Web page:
On 18 May 2007, Fumman Singh, resident of Kotu Wala village in Ferozepore district of Punjab, was allegedly tortured in police custody after he was arrested by the local police on charges of theft. The police allegedly took off his clothes in front of other suspects in the police lock up and humiliated him. Then, he was allegedly tied with ropes and beaten up. Four police personnel allegedly stood on his legs while he was being beaten up who forced him to confess to the crime which he said he did not commit.

     

    On 22 August 2007, Ravinder Kumar, resident of Bahadurpur Mohalla, was tortured by the Station House Officer Parveen Kumar Kanda of the Criminal Investigation Agency in Hoshiarpur. Ravinder Kumar was booked for alleged theft in a garments showroom. On 24 August 2007, Senior Superintendent of Police of Hoshiarpur, Anita Punj stated that the preliminary inquiry conducted by the police confirmed Mr Kanda allegation of torture, and ordered a department inquiry.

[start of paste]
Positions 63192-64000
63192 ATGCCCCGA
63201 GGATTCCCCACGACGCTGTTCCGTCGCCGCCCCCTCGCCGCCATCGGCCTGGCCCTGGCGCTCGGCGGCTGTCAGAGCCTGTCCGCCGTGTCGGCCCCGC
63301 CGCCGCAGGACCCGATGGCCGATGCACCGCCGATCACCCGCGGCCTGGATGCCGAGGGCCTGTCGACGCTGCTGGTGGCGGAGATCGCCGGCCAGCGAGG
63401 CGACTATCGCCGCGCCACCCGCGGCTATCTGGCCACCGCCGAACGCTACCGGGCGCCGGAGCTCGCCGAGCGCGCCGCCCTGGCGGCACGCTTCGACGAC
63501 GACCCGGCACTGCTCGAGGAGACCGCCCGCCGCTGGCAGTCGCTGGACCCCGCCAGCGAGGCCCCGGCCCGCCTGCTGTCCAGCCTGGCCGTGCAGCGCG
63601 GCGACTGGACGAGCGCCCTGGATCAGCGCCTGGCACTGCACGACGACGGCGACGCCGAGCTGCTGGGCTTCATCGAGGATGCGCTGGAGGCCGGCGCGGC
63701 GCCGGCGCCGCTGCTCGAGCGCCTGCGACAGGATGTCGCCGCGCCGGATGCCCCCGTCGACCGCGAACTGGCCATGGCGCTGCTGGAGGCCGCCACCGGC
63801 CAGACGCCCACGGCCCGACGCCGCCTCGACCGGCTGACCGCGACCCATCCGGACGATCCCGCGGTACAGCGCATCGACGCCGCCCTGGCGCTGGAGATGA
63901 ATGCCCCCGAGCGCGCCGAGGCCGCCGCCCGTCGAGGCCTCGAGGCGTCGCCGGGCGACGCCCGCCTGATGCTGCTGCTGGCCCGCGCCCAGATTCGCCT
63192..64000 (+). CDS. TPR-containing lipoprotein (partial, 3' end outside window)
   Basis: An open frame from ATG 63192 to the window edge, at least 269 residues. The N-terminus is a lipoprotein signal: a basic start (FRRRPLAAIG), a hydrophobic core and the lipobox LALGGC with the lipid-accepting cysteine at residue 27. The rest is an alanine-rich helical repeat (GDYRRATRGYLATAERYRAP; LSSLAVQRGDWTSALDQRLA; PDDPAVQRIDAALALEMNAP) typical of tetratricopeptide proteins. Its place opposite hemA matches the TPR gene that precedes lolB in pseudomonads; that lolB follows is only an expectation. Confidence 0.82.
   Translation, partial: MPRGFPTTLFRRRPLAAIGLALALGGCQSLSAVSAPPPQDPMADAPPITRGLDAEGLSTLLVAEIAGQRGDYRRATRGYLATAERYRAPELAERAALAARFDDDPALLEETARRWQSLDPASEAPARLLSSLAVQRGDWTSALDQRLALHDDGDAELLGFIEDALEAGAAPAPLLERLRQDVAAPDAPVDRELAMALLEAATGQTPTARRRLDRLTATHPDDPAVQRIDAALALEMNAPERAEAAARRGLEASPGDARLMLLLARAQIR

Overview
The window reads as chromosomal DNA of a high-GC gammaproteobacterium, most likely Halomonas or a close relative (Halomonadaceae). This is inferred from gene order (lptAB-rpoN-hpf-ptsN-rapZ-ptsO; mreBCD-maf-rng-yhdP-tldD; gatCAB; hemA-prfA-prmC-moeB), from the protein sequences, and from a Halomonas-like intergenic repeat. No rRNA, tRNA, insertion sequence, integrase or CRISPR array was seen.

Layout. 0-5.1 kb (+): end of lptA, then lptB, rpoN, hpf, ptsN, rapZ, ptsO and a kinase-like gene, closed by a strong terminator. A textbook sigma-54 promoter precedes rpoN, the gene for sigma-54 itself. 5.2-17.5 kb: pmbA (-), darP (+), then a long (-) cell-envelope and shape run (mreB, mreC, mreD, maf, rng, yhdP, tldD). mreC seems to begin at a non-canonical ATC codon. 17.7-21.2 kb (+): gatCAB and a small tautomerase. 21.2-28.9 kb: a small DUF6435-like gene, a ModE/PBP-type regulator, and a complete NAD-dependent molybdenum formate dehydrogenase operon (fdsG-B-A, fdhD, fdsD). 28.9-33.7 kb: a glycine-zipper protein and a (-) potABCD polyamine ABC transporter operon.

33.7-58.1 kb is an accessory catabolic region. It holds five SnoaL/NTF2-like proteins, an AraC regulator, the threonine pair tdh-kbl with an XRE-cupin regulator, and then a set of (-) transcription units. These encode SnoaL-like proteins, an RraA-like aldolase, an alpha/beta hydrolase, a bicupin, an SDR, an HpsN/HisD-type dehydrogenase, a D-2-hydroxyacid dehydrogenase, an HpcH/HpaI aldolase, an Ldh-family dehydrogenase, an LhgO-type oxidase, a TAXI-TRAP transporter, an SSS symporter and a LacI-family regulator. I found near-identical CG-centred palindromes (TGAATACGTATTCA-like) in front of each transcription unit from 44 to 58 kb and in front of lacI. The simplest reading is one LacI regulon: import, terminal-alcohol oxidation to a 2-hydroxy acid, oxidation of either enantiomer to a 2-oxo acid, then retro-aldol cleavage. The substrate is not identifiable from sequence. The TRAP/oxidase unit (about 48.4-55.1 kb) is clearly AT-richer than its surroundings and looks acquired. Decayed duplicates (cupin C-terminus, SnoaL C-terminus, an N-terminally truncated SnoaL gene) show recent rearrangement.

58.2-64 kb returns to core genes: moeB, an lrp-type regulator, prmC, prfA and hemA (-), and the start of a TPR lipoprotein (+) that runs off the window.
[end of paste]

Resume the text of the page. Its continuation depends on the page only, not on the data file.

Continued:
III. Violations of the prisoners’ rights

     

    Prison conditions were deplorable and prisons were overcrowded in the Punjab. The authorised capacity of prisons is 10,854 males and 888 females. However, there were 14,860 male and 859 female inmates across the jails as of 18 December 2007. The Amritsar Central Jail was the most overcrowded jail with 2,137 male prisoners against a capacity of 1455 male inmates, followed by Bathinda jail, where there were 1,325 male inmates against capacity of 485, Jalandhar jail, where there were 1,365 male inmates against capacity of 475. The Ropar jail had 439 inmates against its capacity of 30 inmates only.